My sister told me of the time she lived up in the hills of Port-au-Prince, where the wealthy hide.  Trucks travel up the narrow, winding road to deliver water which spikes the overall price.  You can’t simply have a good job living up in the hills.  It truly is the domain of Haïti’s elite class.

No matter how often I hear the words, “Well, this is how things are in Haïti.  This is how it’s always been,” I will never understand the audacity of wealth in a place like this.  The audacity to want to be extremely comfortable in the face of such dire poverty.  What kind of logic does one use to justify push-button or motion sensor toilets where there are thousands around who don’t have any toilets to begin with.  Or the audacity to purchase little bottles of green smoothie when the country barely has a recycling system, much less a working sanitation system.

We’re resilient, they say.  We can handle any tragedy.

 

The Boon

The boon is the art.  Haïti has been rattled to its core and what’s rising to the surface is its art.  Music, visual art, pottery, metal work, literature, poetry, dance.  The pain, anger, hope, and joy all must be expressed in the symbolic.  No politician, NGO, foreigner investor can truly shift the tides.  As a former professor once said, culture is the ultimate inoculation.  Journalists and painters have been assassinated; the lives of musicians threatened, poets have been sent into exile.  There is always this universal war between the truth-telling artist and the truth-suppressing dictator/politician/businessman.

I’m even more convinced of the power of myth—the deeply complex system of Vodou Haïtien cosmology is like an umbilical cord connecting it to the wisdom of the ancestors. Stories have survived. There are symbolic answers to just about everything.  And after watching Konpè Filo on Radio Tele Ginen, everything was confirmed.  There is indeed a science, a world of layered truths that reveals itself to the listener, the searcher, the uninitiated.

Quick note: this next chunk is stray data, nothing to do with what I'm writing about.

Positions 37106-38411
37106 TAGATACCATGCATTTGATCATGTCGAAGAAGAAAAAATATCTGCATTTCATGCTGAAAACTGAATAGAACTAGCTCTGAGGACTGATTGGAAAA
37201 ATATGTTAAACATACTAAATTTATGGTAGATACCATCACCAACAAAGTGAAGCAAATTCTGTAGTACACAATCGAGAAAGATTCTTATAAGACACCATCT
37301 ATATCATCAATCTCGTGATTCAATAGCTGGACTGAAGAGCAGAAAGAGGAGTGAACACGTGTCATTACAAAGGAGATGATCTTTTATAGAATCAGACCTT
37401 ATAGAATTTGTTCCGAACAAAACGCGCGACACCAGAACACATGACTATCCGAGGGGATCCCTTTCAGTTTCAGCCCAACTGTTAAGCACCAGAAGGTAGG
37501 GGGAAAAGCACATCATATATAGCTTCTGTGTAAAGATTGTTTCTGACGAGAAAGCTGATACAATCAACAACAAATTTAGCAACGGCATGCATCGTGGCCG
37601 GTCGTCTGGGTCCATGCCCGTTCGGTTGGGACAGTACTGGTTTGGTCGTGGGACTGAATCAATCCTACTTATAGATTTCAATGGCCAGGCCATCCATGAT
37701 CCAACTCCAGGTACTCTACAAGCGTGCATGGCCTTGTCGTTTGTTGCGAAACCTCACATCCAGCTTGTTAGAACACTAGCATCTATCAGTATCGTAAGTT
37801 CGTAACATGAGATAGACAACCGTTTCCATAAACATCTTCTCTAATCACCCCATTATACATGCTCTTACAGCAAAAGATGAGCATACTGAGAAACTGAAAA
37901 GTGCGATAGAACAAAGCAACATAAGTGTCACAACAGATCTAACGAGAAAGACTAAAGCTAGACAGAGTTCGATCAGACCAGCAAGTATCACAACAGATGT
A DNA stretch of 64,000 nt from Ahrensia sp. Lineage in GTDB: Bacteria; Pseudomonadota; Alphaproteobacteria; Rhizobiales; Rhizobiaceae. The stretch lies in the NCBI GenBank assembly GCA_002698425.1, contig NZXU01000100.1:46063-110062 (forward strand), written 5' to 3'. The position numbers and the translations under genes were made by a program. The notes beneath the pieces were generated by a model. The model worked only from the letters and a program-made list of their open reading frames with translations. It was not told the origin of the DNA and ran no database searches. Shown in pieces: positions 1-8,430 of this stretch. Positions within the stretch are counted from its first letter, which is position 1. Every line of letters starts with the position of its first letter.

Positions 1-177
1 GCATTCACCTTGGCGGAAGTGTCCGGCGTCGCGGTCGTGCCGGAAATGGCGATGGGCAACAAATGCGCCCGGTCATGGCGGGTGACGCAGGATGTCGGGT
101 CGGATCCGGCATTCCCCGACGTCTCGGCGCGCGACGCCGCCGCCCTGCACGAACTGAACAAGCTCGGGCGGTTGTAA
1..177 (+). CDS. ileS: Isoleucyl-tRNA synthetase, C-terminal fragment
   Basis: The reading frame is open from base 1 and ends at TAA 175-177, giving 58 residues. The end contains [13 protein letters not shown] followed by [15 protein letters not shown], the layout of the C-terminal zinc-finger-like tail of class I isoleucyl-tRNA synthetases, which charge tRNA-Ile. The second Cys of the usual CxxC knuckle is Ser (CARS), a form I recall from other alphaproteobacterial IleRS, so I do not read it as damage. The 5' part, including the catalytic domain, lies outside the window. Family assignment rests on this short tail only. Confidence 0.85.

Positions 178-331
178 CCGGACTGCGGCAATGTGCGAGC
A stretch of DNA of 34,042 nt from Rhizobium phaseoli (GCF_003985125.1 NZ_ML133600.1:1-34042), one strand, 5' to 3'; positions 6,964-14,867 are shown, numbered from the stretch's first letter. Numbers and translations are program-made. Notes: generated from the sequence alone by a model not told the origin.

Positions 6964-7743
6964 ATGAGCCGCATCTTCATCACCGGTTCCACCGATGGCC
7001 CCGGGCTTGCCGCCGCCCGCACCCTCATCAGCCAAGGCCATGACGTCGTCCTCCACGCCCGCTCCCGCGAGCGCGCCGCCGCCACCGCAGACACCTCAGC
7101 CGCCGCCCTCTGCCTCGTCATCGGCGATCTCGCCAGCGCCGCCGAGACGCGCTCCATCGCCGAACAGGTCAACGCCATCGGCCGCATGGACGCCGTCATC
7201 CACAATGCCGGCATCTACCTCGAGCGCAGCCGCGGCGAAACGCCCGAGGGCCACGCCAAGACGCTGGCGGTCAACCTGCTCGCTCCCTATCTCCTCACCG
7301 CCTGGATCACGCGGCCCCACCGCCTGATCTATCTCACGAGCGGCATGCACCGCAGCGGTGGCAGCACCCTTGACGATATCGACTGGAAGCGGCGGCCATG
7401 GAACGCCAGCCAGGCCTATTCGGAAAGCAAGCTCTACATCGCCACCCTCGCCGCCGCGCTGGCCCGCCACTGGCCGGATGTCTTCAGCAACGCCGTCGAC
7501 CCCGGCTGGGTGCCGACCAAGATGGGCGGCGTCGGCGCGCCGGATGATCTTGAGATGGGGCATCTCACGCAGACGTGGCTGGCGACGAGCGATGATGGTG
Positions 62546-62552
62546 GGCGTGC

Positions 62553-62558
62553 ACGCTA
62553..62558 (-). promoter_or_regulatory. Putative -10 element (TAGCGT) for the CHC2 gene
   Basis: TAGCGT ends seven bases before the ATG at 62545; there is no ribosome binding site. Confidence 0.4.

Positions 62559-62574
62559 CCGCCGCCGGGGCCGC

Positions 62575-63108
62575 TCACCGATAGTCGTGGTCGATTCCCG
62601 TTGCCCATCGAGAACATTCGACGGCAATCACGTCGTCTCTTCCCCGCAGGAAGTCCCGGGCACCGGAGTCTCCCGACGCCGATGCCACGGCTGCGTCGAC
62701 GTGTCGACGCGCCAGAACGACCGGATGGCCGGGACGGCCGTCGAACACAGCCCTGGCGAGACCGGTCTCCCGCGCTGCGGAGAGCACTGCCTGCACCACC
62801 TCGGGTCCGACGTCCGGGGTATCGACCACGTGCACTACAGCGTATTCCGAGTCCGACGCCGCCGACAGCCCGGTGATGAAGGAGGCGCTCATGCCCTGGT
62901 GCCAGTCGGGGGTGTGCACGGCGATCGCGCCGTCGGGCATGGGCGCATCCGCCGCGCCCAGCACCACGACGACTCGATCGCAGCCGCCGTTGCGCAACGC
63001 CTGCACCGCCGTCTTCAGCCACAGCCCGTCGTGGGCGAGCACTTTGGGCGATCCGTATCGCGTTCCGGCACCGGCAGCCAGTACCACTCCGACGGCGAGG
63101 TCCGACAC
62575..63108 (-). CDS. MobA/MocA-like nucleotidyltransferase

Haïti, because of its history—from the defiant Anacaona to Dessalines and Marie Fatima to hurricanes, diseases, a devastating earthquake—has a jealous kind of magic.  Forces were called and spirits were summoned, but no hole has been dug to send them back to their resting places.  There’s restlessness all around: I could feel it in the air.  Children are born each day, taking in this restless air, their cries begging for stability.  And as an artist, returning with this boon, I’ve captured enough material for several stories. Now, I’m left with one thought:  Haïti needs in innovator—someone or something that will force the world to see this nation with new eyes.  Old stereotypes need to fall away so that a new myth can replace them.

There’s another saying: Bourik swe pou chwal ka dekore ak dantèl.  “A donkey sweats so that a horse can be decorated in lace.”  I found this pwovèb online.  I’ve never actually heard any Haitian say this; I’m still being initiated.  Maybe sometime in the future, as it was once, Ayiti will reclaim the title of “Jewel of the Antilles.”  Maybe not.  That jewel shone on the backs of enslaved Africans and the annihilated Arawak. That jewel shone by their sweat and devastation. Is this what all those foreign investors and business folk have in mind today? Do they plan to make the Jewel of the Antilles shine again—by the sweat of and on the backs of Haitians?

We are Beautiful and We Are Here